Date of Award
Doctor of Philosophy (PhD)
David M. Chenoweth
Collagen is the principal structural protein in mammals, found in skin, bones, muscles, and organs. The objectives of this research were to 1) characterize and improve the biophysical properties of collagen by integrating non-natural amino acids, and 2) utilize these enhancements to design novel chemical tools. This was accomplished by synthesizing low molecular weight collagen model peptides (1-2 kDa) to determine the influence of aza-glycine (azGly, azG) and aza-proline (azPro, azP) on collagen’s structure, assembly, and stability. This work includes 1) the first definitive structural evidence that these collagen “aza-peptides” still assemble into the triple helix molecular topology critical for collagen’s structure, function, and application as a biomaterial, and 2) confirmation that collagen aza-peptides interact with native collagen matrices. The latter was achieved by designing and synthesizing an array of novel fluorescent collagen aza-peptide-based probes to visualize binding in biological samples. Collectively, this data validates the efficacy of collagen aza-peptides as chemical tools and provides a foundation for a range of future applications and structural studies.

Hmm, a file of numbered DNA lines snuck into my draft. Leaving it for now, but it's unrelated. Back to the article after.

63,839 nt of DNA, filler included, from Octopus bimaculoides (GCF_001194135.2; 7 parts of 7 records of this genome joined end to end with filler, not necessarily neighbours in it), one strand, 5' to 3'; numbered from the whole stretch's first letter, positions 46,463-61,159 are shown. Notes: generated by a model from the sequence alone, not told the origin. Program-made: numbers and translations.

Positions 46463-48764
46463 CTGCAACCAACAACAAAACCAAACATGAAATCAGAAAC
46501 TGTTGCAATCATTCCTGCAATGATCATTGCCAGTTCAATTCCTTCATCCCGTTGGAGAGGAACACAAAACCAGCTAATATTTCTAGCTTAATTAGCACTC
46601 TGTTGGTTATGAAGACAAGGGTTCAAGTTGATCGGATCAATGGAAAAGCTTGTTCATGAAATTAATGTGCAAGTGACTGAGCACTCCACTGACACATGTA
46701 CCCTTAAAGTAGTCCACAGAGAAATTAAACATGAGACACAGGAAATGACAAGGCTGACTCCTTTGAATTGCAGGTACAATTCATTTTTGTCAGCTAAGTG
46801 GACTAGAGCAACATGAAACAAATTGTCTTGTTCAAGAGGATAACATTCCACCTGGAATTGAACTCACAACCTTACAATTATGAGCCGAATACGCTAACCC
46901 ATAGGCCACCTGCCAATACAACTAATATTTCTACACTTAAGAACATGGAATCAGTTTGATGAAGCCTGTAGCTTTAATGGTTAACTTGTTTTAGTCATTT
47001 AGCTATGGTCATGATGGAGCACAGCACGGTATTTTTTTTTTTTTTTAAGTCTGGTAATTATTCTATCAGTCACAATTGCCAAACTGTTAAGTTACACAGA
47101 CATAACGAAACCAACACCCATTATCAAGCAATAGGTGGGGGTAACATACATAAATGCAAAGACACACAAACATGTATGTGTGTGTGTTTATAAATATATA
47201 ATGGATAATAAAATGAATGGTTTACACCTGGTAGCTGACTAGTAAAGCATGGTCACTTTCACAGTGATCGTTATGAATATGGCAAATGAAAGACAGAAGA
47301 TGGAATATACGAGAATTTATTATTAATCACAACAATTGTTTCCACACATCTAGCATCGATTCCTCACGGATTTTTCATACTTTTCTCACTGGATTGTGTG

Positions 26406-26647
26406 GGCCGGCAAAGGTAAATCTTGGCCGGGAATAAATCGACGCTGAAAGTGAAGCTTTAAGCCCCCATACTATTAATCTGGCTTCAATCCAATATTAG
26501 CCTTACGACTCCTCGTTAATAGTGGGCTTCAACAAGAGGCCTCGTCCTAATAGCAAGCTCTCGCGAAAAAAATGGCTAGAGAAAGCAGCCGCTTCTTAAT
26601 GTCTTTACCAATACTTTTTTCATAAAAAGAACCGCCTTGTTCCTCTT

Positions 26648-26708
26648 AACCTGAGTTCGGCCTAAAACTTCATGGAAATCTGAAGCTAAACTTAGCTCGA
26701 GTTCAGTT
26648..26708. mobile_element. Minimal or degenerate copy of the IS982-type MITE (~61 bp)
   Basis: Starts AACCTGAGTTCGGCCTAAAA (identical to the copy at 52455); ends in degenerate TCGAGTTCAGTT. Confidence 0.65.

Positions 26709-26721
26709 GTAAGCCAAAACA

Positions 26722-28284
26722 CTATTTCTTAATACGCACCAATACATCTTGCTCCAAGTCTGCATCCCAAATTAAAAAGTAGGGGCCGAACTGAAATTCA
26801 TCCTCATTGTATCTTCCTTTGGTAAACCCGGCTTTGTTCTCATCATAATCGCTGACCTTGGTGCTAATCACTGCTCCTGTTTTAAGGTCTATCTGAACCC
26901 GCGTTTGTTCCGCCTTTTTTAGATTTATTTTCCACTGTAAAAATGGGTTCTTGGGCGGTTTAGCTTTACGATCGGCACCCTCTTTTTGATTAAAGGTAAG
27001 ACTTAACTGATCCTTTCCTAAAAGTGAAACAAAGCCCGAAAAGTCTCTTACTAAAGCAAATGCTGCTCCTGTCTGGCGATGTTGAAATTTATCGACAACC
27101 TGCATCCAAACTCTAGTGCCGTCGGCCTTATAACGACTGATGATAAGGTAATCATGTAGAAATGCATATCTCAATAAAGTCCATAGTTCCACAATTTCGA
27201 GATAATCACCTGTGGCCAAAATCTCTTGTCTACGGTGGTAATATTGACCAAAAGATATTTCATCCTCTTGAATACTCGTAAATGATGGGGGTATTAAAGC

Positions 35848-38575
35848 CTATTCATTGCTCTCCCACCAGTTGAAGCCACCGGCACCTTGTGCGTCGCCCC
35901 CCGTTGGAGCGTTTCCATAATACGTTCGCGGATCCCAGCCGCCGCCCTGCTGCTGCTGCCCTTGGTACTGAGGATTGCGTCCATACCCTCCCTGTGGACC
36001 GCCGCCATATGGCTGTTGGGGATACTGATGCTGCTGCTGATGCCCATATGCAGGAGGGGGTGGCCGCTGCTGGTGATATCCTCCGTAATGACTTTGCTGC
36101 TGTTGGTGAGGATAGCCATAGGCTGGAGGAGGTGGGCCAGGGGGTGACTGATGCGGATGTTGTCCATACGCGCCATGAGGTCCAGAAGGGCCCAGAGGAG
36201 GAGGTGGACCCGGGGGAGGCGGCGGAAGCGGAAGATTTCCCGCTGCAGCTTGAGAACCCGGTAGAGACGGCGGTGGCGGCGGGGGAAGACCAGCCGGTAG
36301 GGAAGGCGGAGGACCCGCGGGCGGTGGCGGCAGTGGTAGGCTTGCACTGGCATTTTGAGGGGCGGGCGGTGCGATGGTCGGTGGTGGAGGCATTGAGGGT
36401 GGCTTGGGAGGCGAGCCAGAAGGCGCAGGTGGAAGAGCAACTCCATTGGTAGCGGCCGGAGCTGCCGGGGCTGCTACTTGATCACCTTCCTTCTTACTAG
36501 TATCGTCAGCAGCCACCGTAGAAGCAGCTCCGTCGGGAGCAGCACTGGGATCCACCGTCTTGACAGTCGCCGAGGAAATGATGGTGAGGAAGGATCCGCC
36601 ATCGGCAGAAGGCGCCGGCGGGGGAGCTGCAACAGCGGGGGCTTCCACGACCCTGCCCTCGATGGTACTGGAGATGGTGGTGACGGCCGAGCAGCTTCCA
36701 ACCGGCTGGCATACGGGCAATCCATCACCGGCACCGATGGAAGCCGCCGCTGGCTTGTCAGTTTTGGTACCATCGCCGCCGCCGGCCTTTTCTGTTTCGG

Kasznel, Alexander Jon, "Design, Synthesis, Structural Studies, & Applications Of Synthetic Collagen Peptides" (2020). Publicly Accessible Penn Dissertations. 4092.